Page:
In the rock world, it really doesn't make much difference where you are -- New York or Washington, Los Angeles or Nashville, Boise orDubuque. That's because record companies care about only one thing -- how you sound between their ears, the ears of a composite, median-American that listens to radio and buys its records at the shopping mall.

Emmylou Harris never went to New York; neither did Roberta Flack. Both were discovered in Washington bistros; both eventually left Washington (for Los Angeles and Boston, respectively) because it made sense, once they had reached a certain level of popularity. You don't need to travel as much as you need to wear well. For pop singers like Linda Rulke or Marlene Fontenay, New York may offer more cabaret situations (Washington offers none), but with so many other singers and out-of-work actors and actresses vying for those low-paying gigs, it often resembles a cattle call.

Which doesn't mean that the Big Apple isn't alluring to Washington musicians; it always has been. There's something about tapping an audience in the tens of millions, about working in one of the three capitals of the record industry and a center of print and television media. But it's also hard to think of any Washington musicians who have benefited financially or artistically from moving to New York, a mere hour away by plane. They may do their business there -- contracts, recording, videos -- but if they try to do their art, they just end up joining a huge pool of musicians already there (the city has more unsigned bands than the Schwann catalog has listings).

The simpler solution for most is to secure a night at one of the many New York clubs geared to showcases and invite record company and media representatives. Sometimes it works; sometimes it doesn't. "I did two showcases there with Nightman," says manager Larry Mazur, who also handles the moderately successful McLean rock quartet, Four Out of Five Doctors. "Everybody came out and everybody passed on them. But most people record company talent scouts do like you to come there; that's 'cause they suffer from terminal lazy-itis." Mazur recounts the story of one A&R man (artists and repertory man, a glorified name for a talent scout) who, rather than spend $400 to fly to a Midwestern city to hear a very promising group, had the band spend $4,000 to come play in New York. It's typical of an at- titude Mazur senses throughout the record business -- "show me, at your expense." Nightman ended up putting out a record on a small local label, Limp.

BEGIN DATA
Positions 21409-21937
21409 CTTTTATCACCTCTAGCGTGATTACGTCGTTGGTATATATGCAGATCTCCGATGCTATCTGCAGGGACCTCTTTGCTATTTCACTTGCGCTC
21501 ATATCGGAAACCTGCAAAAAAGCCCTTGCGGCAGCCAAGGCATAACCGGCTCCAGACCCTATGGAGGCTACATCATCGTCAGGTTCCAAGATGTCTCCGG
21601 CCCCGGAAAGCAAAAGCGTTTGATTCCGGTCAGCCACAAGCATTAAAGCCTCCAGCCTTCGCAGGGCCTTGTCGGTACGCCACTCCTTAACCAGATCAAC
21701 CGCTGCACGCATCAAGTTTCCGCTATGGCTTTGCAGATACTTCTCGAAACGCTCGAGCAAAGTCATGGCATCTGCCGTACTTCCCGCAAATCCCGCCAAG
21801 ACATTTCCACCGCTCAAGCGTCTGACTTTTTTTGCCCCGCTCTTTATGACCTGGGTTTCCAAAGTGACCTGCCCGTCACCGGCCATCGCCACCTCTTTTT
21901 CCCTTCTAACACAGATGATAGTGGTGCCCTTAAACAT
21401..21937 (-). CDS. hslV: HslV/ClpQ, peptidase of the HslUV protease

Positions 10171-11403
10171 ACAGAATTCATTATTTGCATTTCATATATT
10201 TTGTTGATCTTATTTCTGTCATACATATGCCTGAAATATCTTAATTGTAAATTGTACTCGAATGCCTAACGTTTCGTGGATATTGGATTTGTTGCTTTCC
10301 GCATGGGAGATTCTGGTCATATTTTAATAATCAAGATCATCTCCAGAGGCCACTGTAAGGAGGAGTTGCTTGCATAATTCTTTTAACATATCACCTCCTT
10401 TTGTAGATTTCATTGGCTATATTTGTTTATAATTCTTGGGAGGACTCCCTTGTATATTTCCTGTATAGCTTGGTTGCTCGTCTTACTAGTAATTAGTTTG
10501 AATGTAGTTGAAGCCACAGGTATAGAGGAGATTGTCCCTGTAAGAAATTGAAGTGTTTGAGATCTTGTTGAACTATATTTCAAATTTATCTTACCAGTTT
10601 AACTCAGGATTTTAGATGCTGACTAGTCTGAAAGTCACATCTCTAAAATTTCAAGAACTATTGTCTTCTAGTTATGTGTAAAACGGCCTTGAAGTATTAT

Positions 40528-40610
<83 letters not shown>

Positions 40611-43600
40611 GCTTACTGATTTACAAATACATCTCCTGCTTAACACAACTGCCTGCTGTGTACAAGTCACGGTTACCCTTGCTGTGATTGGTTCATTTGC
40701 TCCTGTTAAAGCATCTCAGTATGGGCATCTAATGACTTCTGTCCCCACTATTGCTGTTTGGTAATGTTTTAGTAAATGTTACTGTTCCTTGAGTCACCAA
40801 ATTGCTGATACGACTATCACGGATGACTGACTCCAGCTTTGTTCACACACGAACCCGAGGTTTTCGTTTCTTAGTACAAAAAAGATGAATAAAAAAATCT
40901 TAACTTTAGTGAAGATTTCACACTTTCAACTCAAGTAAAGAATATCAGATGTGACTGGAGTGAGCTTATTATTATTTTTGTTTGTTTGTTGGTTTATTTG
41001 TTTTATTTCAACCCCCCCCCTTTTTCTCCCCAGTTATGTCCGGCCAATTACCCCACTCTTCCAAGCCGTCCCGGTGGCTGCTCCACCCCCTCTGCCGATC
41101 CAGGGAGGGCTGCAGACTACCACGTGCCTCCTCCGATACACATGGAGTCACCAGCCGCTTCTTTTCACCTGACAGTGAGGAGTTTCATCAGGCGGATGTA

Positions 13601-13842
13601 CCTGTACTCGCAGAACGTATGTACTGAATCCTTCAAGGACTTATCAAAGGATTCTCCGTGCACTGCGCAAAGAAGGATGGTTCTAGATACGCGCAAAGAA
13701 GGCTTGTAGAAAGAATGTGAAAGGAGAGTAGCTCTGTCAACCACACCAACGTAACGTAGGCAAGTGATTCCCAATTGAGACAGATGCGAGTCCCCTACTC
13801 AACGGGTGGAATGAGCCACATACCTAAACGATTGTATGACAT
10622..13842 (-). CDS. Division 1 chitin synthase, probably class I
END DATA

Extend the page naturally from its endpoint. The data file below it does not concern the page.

Despite apathy and lack of success, bands continue to move to New York -- the Bad Brains recently went as a unit, joining many individual musicians who seem to feel their luck will change with the venue. It generally doesn't. The Bad Brains are doing all right -- they recently opened for the Clash and have signed a deal with a small, independent company (Reach Out International) for release of a tape -- but much of their appeal is based on an anomaly, the fact that they're one of the few all-black bands in New Wave.

"Any group that has anything worthwhile to play before an audience can develop regional appeal," says Yesterday and Today Records' Skip Groff, a longtime observer of Washington New Wave rock and producer for many local groups. "For the greater number, going to New York actually lessens the chances of getting signed, or even of getting gigs, because you just join the already existing pool. For some bands, that can lead to musical and financial bankruptcy."

Bill Asp, who manages the much-traveled Insect Surfers, admits New York is still an important stopping-off point, "like Los Angeles and San Francisco on the West Coast. The Surfers went out everywhere and became quite well-known but without that solid New York support, the economic underpinning was knocked right out from under them."

Bethesda's Robert Gordon is one of the few "New York success" stories; after being out of music for five years, he joined the New York punk band Tuff Darts in the mid-'70s before going on to establish a new career as a rockabilly revivalist and expanding his rock base over the last few years. Outside of some post-high school bands, Gordon never really did much local work, but he feels strongly that "you've got to get out of D.C." to achieve any kind of significant career. "New York's a center; once you've got a base, then you can live in Washington." Gordon temporarily drew super guitarist Danny Gatton to the Apple; but Gatton's already tried his hand in the recording centers of Nashville and Los Angeles without finding the right hook to hang his career on. New York may have exposed him and added to his reputation; another great local guitarist, Roy Buchanan, will tell you reputations don't pay the rent.

In other areas of popular music (bluegrass, country, soul) the lure of The City is weaker. Jazz is a little different; New York has traditionally been the cutting edge for jazz players, but since so few of them make any money, it really becomes a case more of sympathetic ambience than career motivation. Lloyd McNeill, Charlie Rouse and Frank Wess have achieved a degree of fame, but saxophonist Buck Hill, who may be the best player to come out of Washington in 30 years, never came out of Washington at all.

"I couldn't afford to go," he points out. "I had a family to take care of, so I couldn't go through that starvation thing." Instead, Hill worked (and still works) full time as a mailman. The result was a reputation that crawled to catch up to his talents; now he's an honored guest at jazz festivals around the world . . . and an occasional visitor to New York.